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October 15, 2010

I’ve been looking into the differences between materialism and idealism, but no matter what arguments are presented for both sides of this metaphysical argument, I can’t help but wonder if it’s all just semantics. After all, if everything is ultimately reducible to matter, then what would be the point of distinguishing matter from idea? Or alternatively, if everything is ultimately reducible to idea, then why even talk about matter, as it is from that perspective merely the manifestation of idea in corrupted form. The idealist contend that matter is the product of idea, while the materialist asserts that idea is the result of chemical reactions within matter, but to support either view, we must also consider that by changing the role of either matter or idea (even in relation to each other), we must also change the definition of them (as the definition of something is dependent upon its corresponding purpose). As both of these conflicting views are both possible, to assert either one as being subservient to the other will turn this dilemma into a meaninglessly sophistic battle of semantics.

For these reasons, I must assert my belief that both matter and idea of equally complex manifestations of energy, with matter taking the form of physical energy, and idea taking the form of spiritual energy. Both spiritual and physical energy are reducible to pure energy; while pure energy has no form in-and-of-itself (being infinite in nature), it can take on form by interacting with the physical and / or spiritual world (both of which are different ways of looking at the same thing), and depending on the nature of those interactions, produces either material, idea, or a blend of the two. This belief, although I originated the specific details of it, can best be classified as a Neutral Monism, or more specifically, the Double-aspect theory.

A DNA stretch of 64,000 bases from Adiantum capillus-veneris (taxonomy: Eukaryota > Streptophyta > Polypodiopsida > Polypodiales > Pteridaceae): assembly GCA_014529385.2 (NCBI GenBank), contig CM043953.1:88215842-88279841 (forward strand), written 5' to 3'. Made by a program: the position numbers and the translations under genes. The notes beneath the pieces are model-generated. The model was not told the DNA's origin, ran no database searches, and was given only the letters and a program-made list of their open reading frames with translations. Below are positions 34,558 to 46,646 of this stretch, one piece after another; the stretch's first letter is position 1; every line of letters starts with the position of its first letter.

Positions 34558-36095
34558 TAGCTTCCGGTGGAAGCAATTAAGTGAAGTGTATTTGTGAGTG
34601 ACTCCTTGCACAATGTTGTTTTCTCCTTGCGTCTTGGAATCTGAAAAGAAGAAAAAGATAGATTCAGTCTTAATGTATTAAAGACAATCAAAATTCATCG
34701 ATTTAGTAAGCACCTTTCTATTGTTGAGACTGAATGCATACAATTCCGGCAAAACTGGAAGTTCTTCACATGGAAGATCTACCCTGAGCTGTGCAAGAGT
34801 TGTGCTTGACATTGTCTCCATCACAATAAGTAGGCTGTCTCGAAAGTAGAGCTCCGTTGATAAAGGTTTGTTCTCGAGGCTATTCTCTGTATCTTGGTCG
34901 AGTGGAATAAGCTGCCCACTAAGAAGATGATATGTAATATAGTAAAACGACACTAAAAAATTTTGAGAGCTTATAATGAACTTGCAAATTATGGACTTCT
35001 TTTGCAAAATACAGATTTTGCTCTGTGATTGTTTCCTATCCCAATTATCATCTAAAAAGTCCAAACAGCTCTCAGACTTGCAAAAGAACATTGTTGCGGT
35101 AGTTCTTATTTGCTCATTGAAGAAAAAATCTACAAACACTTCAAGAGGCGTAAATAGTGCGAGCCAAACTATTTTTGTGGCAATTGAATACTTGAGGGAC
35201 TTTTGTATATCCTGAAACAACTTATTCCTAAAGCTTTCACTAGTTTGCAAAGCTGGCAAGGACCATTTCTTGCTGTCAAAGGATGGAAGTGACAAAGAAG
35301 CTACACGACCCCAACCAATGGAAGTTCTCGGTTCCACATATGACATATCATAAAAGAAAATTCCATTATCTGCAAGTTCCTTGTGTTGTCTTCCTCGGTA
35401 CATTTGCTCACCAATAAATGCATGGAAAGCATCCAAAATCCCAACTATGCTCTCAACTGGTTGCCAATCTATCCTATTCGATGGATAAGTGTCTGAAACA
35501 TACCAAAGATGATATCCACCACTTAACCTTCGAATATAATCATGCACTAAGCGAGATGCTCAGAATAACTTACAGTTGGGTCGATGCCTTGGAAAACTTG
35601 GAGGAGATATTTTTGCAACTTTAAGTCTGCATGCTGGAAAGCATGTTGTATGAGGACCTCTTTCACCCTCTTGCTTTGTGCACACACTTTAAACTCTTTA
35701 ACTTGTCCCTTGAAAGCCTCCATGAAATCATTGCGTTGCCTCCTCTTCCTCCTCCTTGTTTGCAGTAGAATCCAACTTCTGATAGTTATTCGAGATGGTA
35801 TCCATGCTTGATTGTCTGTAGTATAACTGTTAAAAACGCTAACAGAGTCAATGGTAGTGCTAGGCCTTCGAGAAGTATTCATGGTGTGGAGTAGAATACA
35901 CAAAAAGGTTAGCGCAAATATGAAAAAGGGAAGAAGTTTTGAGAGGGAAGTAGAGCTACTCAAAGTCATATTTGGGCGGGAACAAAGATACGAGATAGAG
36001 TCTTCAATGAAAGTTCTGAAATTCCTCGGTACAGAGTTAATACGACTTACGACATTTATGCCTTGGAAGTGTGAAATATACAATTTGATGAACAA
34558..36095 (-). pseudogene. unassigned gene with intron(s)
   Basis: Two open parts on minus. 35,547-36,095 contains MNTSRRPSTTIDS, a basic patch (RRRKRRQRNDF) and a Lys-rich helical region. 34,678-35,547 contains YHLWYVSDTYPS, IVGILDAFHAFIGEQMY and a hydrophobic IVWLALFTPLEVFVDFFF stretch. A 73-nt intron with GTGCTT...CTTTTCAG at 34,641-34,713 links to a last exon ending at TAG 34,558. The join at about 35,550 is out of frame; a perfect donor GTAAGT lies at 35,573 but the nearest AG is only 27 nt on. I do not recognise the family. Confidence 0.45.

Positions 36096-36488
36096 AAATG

Interestingly enough, I also believe the soul to be the most powerful example of a form of energy that is simultaneously composed of both physical energy and spiritual energy.

As you should know, both idealism and materialism are philosophies that deal with the nature of reality; the question of the nature of the source from which this complex world emanates has occupied the minds of philosophers for several thousand years. What I take issue with is the distinction between metaphysics and epistemology: Most philosophers consider metaphysics a waste of time, as epistemology is more immediately “useful.” It’s a solid argument, except for one big problem: Epistemology is dependent upon the predominating metaphysical perspectives, as the truth can only be interpreted according to the reality in which it resides. As such, there is no truth in this world other than what “truth” the decided metaphysical reality permits; this makes any conception of “truth” an inherently fragile and biased one.

I’m not saying we should prioritize metaphysics over epistemology; rather, I’m saying that we need to understand and account for the bias caused by the metaphysical alignment (that is, the axioms) upon which our epistemologically-derived “knowledge” is based. By accounting for the influence that metaphysics has on the interpretation of knowledge (and thus of epistemology, we can better understand what knowledge we have acquired, how to make use of it, and perhaps even avoid being “deceived” by it!